New Zealand's ultimate female scientist remembered for breaking glass ceiling

Tinsley's scientific contributions were so monumental the New Zealand Geographic Board named a mountain in Fiordland ...
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Tinsley's scientific contributions were so monumental the New Zealand Geographic Board named a mountain in Fiordland after her.

Kiwi theoretical astrophysicist, Yale professor and mother-of-two, the late Beatrice Tinsley broke the glass ceiling for women in science.

Throughout her spectacular career she battled hard for a foothold in a largely male-dominated profession and ended up hailed as one of New Zealand's leading scientists.

She published just shy of 100 scientific papers during her career, including a PhD thesis on the evolution of galaxies, before her early death of melanoma at 40.

Tinsley's work as a cosmologist looked at black holes and the evolution of galaxies.
NASA

Tinsley's work as a cosmologist looked at black holes and the evolution of galaxies.

Now she's being remembered in a piece by Josephine Reid in the Journal of the Royal Society of New Zealand - drawing on two biographies of her life; Bright Star and My Daughter Beatrice. 

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The article outlines her brilliant intellect, generous spirit and teaching ability, while wading through issues of sexism Reid said the scientific community still faces today.

Born in 1941, Tinsley's ambition and strong-mindedness began to flourish early in life, when she insisted on taking additional mathematics classes at scholarship level at New Plymouth Girls' High School, with school records stating that "no girl within memory had tried to do this".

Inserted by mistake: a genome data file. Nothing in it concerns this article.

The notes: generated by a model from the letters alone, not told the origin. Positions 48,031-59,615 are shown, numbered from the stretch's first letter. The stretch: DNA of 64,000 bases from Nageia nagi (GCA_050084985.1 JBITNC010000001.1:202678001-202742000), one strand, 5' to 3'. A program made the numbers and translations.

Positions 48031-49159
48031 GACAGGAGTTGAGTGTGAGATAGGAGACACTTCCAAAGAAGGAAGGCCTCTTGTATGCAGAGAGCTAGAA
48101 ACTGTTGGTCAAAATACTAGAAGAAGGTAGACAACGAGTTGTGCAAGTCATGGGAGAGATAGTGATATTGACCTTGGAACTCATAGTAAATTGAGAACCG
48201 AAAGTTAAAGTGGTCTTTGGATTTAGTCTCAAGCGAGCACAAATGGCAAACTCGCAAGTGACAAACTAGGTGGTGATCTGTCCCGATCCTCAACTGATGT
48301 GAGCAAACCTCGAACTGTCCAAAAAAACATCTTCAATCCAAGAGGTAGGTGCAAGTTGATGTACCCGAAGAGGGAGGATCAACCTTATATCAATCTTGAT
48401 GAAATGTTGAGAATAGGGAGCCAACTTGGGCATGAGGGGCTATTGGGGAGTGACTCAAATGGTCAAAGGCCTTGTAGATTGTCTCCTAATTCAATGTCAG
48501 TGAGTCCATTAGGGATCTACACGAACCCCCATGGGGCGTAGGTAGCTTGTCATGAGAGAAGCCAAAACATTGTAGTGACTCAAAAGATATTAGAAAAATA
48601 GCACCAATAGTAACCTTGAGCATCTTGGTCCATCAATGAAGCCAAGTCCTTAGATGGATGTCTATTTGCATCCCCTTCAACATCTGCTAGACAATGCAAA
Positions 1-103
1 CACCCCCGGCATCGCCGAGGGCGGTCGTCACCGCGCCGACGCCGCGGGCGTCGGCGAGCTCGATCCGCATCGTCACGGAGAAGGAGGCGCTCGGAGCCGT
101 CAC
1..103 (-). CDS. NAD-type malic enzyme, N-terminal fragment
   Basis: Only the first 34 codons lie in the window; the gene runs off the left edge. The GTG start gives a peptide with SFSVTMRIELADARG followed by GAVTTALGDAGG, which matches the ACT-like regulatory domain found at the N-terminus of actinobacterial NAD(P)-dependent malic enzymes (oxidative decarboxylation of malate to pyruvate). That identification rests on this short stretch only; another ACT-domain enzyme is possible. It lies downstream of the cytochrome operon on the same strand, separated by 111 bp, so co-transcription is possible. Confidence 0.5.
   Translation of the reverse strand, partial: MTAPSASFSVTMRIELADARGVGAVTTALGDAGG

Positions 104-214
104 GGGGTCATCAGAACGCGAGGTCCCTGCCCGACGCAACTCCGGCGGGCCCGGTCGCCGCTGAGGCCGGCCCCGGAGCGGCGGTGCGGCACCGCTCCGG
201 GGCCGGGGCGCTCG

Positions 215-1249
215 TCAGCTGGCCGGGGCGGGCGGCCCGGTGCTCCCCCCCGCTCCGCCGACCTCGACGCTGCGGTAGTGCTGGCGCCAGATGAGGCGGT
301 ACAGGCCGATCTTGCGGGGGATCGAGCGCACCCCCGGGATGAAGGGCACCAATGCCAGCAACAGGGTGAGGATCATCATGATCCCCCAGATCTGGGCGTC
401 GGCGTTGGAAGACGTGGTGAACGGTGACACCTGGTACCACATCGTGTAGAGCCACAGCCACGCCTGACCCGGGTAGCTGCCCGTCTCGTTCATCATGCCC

She graduated with a Masters in science from Canterbury University College, where she was "the only woman in physics at Masters level".

Tinsley was born in 1941 and died of cancer in 1981.
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Tinsley was born in 1941 and died of cancer in 1981.

At 20, she married fellow student Brian Tinsley and tried soon after to get a job with the university but couldn't as her husband was already a faculty member.

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The article said these anti-nepotism rules followed her throughout her career - even after she moved to America with her husband where she was again denied employment, this time by the University of Dallas.

So she enrolled for a PhD at the University of Texas were she wrote her thesis on the evolution of galaxies in less than three years, during which time the couple adopted their first child. 

Her thesis was considered revolutionary to the scientific community with the groundbreaking discovery the universe was not in a fixed state, but infinitely expanding.

Tinsley excelled because of her ability to comprehend observational results that others had not recognised, Reid wrote.

Other scientists said her work "paved the way for the modern subject of galactic evolution theory".

Several years later, the pair adopted another child, and with an unsatisfying work life balance, Reid said Tinsley made arguably the most dramatic choice of her life in 1974 - leaving her family.

While still committed to her responsibilities as a mother, she began a job at Yale University in the small but strong astronomy department, a move that ultimately led to her full professorship.

It was here that she finally satisfied her fight against sexism in science - obtaining the security and academic freedom she had sought after for so long, the article said.

She was the youngest-ever recipient of the prestigious American Astronomical Society's Annie J. Cannon Prize for women in 1974.

Her passion for teaching and cosmology reportedly saw her go above and beyond for her students, a trend she continued to do right into the final days of her illness.

Tinsley died of the aggressive form of melanoma in 1981 at the age of 40, and her ashes were buried on campus cemetery.

Tinsley's scientific contributions were so monumental the New Zealand Geographic Board named a mountain in Fiordland after her. 

 - Stuff

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